Music by Franz Lehár: Book and lyrics by Victor Léon and Leo Stein from L’Attaché d’Ambassade by Henri Meilhac.




In the ballroom of the Pontivedrian Embassy, The Ambassador, Baron Zeta, has a problem on his, mind. He must find a way to save his country from bankruptcy. One solution is to prevent the rich and beautiful heiress Hanna Glavari from marrying a foreigner. He has decided that Count Danilo, an embassy attaché would be the ideal bridegroom, and the purpose of the party is to bring the two together. But all is not going to plan. Danilo, irresponsible and light-hearted, has not yet arrived at the party and can be found nowhere. Immersed in matchmaking, Baron Zeta has failed to observe that his wife Valencienne is engaged in a passionate flirtation with a French officer Camille, the Count de Rosillon. At last Anna arrives escorted by a crowd of hopeful suitors and the party adjourns for supper.


Meanwhile Danilo arrives. He has been traced to his favourite resort “Chez Maxims”. Exhausted by the round of party going, he falls asleep in the deserted ballroom. Valencienne and Camille return perturbed. Valencienne has forbidden Camille to declare his love, so he has written the words, “I Love You” on her fan and now the fan cannot be found anywhere. Anna reappears and Danilo awakens to greet her. They discover that they are old acquaintances, parted long since by Danilo’s rich uncle. Anna reminds Danilo of their past affair but he declares that he will never marry her now because of her fortune. Further complications arise over the lost fan. Anna chooses Danilo for her partner in “Ladies,’ Choice” and as she does so realises that her attraction for him is still alive in her heart. 


In the garden of Anna’s house, all the Pontivedrians are in national dress and Anna obliges with a national folksong, the famous “VILIA” which is of course one of Lehár’s greatest successes. Baron Zeta confides to Danilo the story of the fan. Danilo immediately recognises the writing as that of Camille, and is all agog as to whom the lady can be. Anna is still annoyed at Danilo for continuing to avoid her. She is now completely in love with him as he is with her. It is only her millions and his pride that keep them apart. Danilo continues his unsuccessful search for the owner of the fan. The In now comes into Anna’s possession and she is convinced that the inscription on it is Danilo’s declaration to her.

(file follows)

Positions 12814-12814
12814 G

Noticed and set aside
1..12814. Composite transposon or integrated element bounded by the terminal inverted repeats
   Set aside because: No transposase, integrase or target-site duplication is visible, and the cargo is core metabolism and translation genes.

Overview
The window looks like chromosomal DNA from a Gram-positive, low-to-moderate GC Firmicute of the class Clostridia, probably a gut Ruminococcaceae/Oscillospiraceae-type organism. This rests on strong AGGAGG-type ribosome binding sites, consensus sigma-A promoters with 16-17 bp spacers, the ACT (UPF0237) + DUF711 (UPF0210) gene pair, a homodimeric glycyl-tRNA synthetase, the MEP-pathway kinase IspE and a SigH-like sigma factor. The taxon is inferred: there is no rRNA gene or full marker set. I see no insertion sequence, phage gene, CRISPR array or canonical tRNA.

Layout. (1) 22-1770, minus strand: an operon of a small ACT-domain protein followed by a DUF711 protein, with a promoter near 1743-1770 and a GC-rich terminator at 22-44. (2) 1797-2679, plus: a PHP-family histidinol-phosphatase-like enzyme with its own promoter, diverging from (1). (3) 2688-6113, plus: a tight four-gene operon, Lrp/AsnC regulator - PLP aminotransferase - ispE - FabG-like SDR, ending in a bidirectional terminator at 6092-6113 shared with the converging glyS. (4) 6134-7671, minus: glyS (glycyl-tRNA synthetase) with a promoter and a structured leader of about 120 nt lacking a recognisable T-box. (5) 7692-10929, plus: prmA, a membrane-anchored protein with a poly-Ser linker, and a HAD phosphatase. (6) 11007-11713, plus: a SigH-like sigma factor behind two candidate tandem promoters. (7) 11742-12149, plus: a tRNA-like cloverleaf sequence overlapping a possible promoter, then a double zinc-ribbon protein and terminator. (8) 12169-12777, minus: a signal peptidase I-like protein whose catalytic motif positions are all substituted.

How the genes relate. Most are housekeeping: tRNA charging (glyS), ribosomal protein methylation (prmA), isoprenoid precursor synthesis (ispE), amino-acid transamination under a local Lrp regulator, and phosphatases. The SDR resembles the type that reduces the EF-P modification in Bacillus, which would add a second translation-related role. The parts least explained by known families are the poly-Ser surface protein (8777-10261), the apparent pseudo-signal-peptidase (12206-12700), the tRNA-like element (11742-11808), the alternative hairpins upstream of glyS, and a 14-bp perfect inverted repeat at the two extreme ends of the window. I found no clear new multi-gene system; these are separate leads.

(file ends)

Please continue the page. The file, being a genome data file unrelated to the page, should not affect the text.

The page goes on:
Meanwhile Valencienne and Camille appear and the pair retire to the summer house. Now horrors! Baron Zeta has called a meeting of his staff at the very summerhouse. He find the door locked and through the keyhole he believes he sees his wife and Camille. Furiously he tries to break down the door, but Valencienne escapes by another way and Anna takes her place. Camille comes out of the summerhouse and announces, his engagement to Anna! Anna is delighted at Danilo’s reaction to the announcement, he is furiously jealous and she interprets this as a sign of true love. 


Back in the garden of Anna’s house, this time decorated as “Chez Maxim’s”. Danilo is delighted to learn from Anna the truth of the summer house episode but he still cannot declare himself. Only when she tells him that by the terms of her late husband’s will does she lose her millions upon remarriage, should he propose. She accepts, gladly and then tells him that the millions go to whoever becomes her new husband.



Director:  Adrian Osmond

Musical Director:  Timothy J Davies

Choeographer:  Morag Cross





Hanna Claudia Duftschmid
Danilo Paul Sheehan
Valencienne Elizabeth Atherton
Camille Matthew Beale
St Brioche Wayne Byron
Kromov Paul Sadler
Olga Stephanie Reese
Bogdanovitch Neil Catton
Pritsch David Wickenden
Sylvia Eve Manghani
Praskovia Jane Catton
Les Grisettes – Dancers  
Gabby Bloor Morag Cross
Koko Yamazaki Virginie Martini
Valerie Matzkin Amanda Jane Scott
Gill Birchall Anne Crockford
Cindy Elson Clare Hargadon
Janet Huckle Alison Johnston
Julie Leadbeater Mary Newton
Dianne Norton Amanda Jane Scott
Marion Stewart Penny Stone
Linda Sutch Margaret Sweeney
Darren Betts Peter Bagwell
Neil Catton Geoff Greenswith
Spencer Mitchell Hamish Norbrook
Greg Shaw David Wickenden

Leave a Reply

This site uses Akismet to reduce spam. Learn how your comment data is processed.